PSA’s sales and profitability are growing again thanks to a new product strategy and a bailout by the French government, but CEO Carlos Tavares wants to see more gains by branching out into new markets.
Volkswagen shareholders are wondering if they’ll be receiving a lump of coal in their dividend stocking this year.
That, Sergio is seeking a partner (but not those French guys), NASCAR’s Derek White is in trouble north of the border, GM seals the deal with a startup, and no Baby Buick for you … after the break!
As I exit the sleek, svelte coupe and to buy some ice cream, the car is crackling and popping like a campfire doused. I feel there’s something contradictory about this. After what I did for last hour or so — blasting around back roads at speeds far above socially acceptable levels, manhandling the tiller just to keep it straight under throttle, thundering through hairpin turns and using massive traction provided by a limited-slip diff — I should be doing something manly. Chomping on a fat steak and downing a beer; not licking a sweet cone filled with a frozen, sugared dessert. And the car behind me should be a butch, masculine coupe; not a curvy, chic little Peugeot.
As I wrapped up 2015 last week, I was reminded of my lust for French cars. My look at an inexplicably imported Citroen was the most popular piece I wrote last year, so it’s quite likely there are a few more of you masochists out there.
I also love me some hot hatches. The French know what they are doing with these cars, too, though most would think of the R5 Turbo or perhaps the 205 T16 rally replica rather than a proper front-engine, front drive commuter.
As we’ve reached another arbitrary point in our laps around the sun, we can look at importing a new batch of otherwise-unavailable cars under the 25-year rule.
Toyota and PSA announced Tuesday that they would continue to build a van for European markets for light commercial and passenger duty and unveiled their newest Toyota Proace/Peugeot Traveller/Citroen SpaceTourer eggs.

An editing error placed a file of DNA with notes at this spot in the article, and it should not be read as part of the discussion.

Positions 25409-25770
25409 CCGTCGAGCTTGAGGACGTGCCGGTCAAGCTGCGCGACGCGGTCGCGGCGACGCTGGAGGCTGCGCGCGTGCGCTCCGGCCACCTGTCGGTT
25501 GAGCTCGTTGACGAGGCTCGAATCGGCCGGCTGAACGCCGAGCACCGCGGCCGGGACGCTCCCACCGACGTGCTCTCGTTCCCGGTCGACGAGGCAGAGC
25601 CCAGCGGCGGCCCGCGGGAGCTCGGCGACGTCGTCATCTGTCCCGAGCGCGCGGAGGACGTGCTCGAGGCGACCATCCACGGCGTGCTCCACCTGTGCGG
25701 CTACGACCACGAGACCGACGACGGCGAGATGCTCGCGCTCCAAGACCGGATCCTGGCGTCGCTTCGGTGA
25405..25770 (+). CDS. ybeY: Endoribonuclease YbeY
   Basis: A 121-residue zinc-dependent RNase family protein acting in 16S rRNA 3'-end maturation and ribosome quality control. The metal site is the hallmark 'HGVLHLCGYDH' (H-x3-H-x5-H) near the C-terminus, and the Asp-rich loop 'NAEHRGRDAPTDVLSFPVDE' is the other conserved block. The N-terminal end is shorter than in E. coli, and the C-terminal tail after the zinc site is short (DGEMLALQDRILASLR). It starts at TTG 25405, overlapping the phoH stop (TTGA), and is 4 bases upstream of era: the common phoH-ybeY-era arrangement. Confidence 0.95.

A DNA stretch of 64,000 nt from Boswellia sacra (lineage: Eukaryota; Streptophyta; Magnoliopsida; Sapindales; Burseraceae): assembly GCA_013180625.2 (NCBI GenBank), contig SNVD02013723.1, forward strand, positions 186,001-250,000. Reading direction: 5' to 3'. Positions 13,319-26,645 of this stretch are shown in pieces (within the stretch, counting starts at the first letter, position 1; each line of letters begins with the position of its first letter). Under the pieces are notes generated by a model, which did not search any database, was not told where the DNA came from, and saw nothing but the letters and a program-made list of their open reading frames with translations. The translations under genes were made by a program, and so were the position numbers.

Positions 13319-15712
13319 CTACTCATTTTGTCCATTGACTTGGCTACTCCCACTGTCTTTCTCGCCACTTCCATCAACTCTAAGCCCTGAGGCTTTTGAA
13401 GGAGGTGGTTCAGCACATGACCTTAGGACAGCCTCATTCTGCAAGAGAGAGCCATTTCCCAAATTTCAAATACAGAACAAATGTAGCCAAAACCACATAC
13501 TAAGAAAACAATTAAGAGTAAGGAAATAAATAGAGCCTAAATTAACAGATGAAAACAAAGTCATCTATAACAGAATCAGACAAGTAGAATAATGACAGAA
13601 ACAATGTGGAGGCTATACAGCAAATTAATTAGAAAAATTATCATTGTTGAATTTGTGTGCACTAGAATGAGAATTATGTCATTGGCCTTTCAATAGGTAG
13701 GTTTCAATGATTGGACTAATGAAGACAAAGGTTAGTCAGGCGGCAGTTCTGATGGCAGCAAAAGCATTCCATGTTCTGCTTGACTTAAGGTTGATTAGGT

The three vans, which look virtually identical short of their shades and faces, are all produced at PSA’s factory in Valenciennes, France.
While the Toyota version looks like one of those samurai crabs, it’ll likely never set foot in the U.S. and that’s a shame — commercial vans are the new hot thing for automakers, you know?
French automaker PSA may be preparing to bring its luxury arm Citroen DS, to the United States within the next few years, Car and Driver reported.
Citing a source within the company, a U.S. market launch would be “necessary” for the brand’s viability and a decision on whether to bring the French luxury cars would be coming within the next few years.
Any return for the French automaker would be fraught with difficulty: no dealer network, no service and their cars are decidedly less-than-American sized. The automaker currently offers a DS3 premium minicar, a DS4 premium subcompact and a DS5 family wagon. (Read More…)
Peugeot’s geometrically marvelous and electrically powered Fractal concept car will make its way to Frankfurt this year.
The 201-horsepower coupe is powered by two electric motors for each axle and has a 280-mile range, according to the automaker. Probably a wholly separate electric sub-station exists for its “9.1.2” surround sound system that sports woofers in the seats to acoustically relay information about what’s ahead like we’re all bats or something.
A heads up driver information system relays information via hologram, according to the automaker, and the rest is just the best.
Automakers PSA (Peugeot and Citröen) and Fiat Chrysler Automobiles are most at risk if Greece’s economy fails and the country backs out of the Euro, according to a report by Automotive News.
Analysts say the two automakers have the largest share of southern European markets — including Italy, Spain and Portugal — where the economic impact of a Greek failure could hit the hardest.
Although the automakers have a large share of those markets, its a relatively small portion of their overall sales, the report states.